So it's safe to say there might be a little skepticism surrounding the new "Need for Speed" movie. After all, we can already get our physics-defying car movie adrenaline fix from the "Fast and Furious" franchise, right? Well, yes and no. Here's five reasons why you should turn to director Scott Waugh and Aaron Paul's "Need for Speed" if you should find yourself needing more certifiably insane vehicular mayhem in your life.
1. We miss Aaron Paul:
Now that we don't get to see Aaron Paul every Sunday anymore, there's a serious hole in our lives. So giving the "Breaking Bad" fan favourite his own starring vehicle was an obvious move to satisfy the legions of fans clamouring for more of the actor-formerly-known-as Jesse Pinkman. Granted, gripping a steering wheel and squinting real hard isn't the most demanding use of his talents, but it's still good to see Paul back onscreen again. And playing Tobey Marshall, a talented street racer framed for his friend's accidental death, Paul manages to give his character's admittedly melodramatic backstory more weight (not to mention more charm) than most other leading men they could've cast in his place. And whether or not "Need for Speed" is able to turn into a viable franchise, Paul certainly seems like a viable movie star capable of making the jump to the big screen.
2. It's good to have Michael Keaton back too:
Seriously, where has this guy been? Between "Need for Speed" and his recent appearance in the "RoboCop" reboot, we're clearly in the middle of a Michael Keaton renaissance. As the mysterious Monarch, an unhinged gearhead who (possibly?) lives in a lighthouse and (definitely) runs his own weirdly popular underground podcast and annual high-stakes illegal street race, Keaton is a legitimate blast to watch. With the guise of his video podcast allowing him to shout directly into the camera in between popping pills to keep his heart under control, he acts like a radio DJ on speed, and provides the movie with a largely unnecessary, but still entirely welcome Greek chorus.
3. It's not just "Fast and Furious" in 3D:
Yes, there are some pretty insane stunts in this film, including one or two that rival anything we've seen in the last few "Fast and Furious" movies (well, OK, almost anything -- nobody's driving a tank through rush-hour traffic). And best of all, they're all 100 percent real, thanks to director Scott Waugh's past as a professional stuntman. But "Need for Speed" doesn't try to just rip off the hit racing franchise's current formula of mixing flashy cars with even flashier action and call it a day. Instead, it's an intentional throwback to classic '70s car movies like "Vanishing Point." And fans of the games will notice that the movie's actually a pretty faithful adaptation, from the boilerplate ex-con revenge angle to the spectacular slo-mo vehicular carnage and, most impressive of all, the way it's every bit as frustrating and annoying when a never-ending supply of cops show up from out of nowhere to disrupt a perfectly good race.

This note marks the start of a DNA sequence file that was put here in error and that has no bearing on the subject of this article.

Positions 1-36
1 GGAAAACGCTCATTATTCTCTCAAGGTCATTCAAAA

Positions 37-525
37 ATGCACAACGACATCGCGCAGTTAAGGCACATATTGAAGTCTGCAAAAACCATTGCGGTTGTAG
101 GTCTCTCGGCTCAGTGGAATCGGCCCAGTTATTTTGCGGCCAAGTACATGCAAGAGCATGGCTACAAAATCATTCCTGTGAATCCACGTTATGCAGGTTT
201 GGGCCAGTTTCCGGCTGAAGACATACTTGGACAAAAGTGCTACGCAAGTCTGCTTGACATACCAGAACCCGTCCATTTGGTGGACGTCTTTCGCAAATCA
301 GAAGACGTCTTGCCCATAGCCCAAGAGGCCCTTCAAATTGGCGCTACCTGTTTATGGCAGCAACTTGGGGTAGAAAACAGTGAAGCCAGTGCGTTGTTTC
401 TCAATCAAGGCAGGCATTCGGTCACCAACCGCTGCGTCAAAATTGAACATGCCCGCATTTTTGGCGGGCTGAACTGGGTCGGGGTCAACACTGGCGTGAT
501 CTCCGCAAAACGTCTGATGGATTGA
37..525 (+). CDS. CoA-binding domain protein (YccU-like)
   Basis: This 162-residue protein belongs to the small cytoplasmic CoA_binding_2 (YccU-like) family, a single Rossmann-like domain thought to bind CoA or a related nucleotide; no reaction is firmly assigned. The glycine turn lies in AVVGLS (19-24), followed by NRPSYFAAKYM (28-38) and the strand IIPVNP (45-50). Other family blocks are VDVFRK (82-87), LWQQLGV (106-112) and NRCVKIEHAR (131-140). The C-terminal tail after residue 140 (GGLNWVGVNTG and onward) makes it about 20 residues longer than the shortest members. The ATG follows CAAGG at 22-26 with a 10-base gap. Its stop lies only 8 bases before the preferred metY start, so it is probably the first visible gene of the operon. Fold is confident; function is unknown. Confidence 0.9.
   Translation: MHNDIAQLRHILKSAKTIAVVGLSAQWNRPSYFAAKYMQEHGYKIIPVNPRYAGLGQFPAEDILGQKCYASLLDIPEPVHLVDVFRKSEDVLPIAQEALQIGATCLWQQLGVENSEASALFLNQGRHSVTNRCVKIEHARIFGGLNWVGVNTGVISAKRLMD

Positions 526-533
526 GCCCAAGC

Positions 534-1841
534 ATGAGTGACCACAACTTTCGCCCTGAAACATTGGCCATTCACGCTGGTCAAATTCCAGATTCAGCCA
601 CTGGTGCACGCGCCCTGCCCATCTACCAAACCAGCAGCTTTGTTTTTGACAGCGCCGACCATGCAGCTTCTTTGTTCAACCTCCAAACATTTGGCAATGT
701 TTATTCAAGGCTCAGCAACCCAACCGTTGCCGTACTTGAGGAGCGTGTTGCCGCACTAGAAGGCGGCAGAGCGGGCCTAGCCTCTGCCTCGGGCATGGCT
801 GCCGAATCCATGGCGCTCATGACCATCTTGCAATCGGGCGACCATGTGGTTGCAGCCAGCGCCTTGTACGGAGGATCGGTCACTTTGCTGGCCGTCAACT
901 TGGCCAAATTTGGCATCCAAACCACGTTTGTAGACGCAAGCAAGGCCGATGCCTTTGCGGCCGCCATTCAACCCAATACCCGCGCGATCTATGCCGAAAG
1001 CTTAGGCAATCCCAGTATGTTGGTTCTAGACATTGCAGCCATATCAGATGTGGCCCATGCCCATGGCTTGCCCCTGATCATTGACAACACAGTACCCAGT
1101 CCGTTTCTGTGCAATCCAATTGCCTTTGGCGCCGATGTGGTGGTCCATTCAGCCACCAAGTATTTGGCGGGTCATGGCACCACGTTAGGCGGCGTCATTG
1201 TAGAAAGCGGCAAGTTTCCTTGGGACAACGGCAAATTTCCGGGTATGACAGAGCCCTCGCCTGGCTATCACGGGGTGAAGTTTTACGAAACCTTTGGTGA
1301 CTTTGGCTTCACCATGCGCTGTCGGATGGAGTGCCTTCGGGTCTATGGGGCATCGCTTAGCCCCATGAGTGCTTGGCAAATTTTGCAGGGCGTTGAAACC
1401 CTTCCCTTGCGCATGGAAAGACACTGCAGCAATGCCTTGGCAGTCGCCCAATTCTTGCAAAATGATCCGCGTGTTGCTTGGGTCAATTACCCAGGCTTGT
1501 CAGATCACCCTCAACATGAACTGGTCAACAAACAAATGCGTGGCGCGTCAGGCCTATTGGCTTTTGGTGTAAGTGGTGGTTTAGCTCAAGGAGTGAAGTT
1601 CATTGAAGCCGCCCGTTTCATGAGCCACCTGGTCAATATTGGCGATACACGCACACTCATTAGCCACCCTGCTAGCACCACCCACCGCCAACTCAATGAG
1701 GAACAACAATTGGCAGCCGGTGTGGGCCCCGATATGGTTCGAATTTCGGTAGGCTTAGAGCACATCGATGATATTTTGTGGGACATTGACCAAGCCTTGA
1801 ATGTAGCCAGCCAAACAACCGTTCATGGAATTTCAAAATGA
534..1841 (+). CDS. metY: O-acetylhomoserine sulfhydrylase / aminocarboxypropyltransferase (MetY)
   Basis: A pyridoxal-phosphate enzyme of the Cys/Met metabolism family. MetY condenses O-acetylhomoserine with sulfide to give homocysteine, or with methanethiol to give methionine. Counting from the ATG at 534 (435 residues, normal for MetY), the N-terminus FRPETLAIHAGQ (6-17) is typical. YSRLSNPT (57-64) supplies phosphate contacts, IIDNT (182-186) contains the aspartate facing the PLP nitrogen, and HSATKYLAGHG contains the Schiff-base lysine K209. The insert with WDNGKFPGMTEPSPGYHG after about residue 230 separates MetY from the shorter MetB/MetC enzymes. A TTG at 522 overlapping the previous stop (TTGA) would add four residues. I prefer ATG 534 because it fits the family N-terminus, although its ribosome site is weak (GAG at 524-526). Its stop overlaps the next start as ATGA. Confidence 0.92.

4. It's pretty much car porn:
The movie's plot and pacing certainly have their issues, and "Need for Speed" plods along with a whole bunch of unnecessary set-up when it should really be hitting the ground running instead. Clocking in at over two hours is way too long for a movie essentially about smashing expensive sports cars. But oh man, those cars. From the custom-built Mustang that Marshall races across the country to the Koenigsegg Agera responsible for his jail time, these automotive specimens are the real protagonists in "Need for Speed," and are given the requisite screen time as a result. Case in point: we hear the Agera's name way more often than Marshall's love interest's (it's Julia, just for the record). And whether you're a car buff or not, all the horsepower on display makes the movie's racing scenes truly a thing of beauty. Well, unless you get motion-sickness, in which case, you'll probably want to close your eyes for that bumpy opening race through the mean streets of Mount Kisco.
5. Imogen Poots is severely underrated:
Though hopefully not for much longer after this. As with Aaron Paul, Poots delivers much more out of her stock love interest character than "Need for Speed" asks for. Which is certainly good news considering how much time the movie asks us to spend in a car with the two of them. Tobey's crew isn't half-bad either, apart from some clunky dialogue and being the most earnest group of onscreen friends in recent memory. These guys are so unfailingly supportive, continually risking their lives and/or serious jail time, that it's borderline unnerving. Meanwhile, the filmmakers have even managed to find a scene-stealer in Scott Mescudi (aka rapper Kid Cudi) who makes the most of his limited (and extremely confusing) storyline.
"Need for Speed" is far from a perfect blockbuster, and it's never quite goofy or fun enough to capture that same campy charm as the recent "Fast and Furious" outings. But if you can't wait until 2015 or just find yourself craving some old-school racing action, it still ought to hit the spot.
"Need for Speed" is now playing in theatres.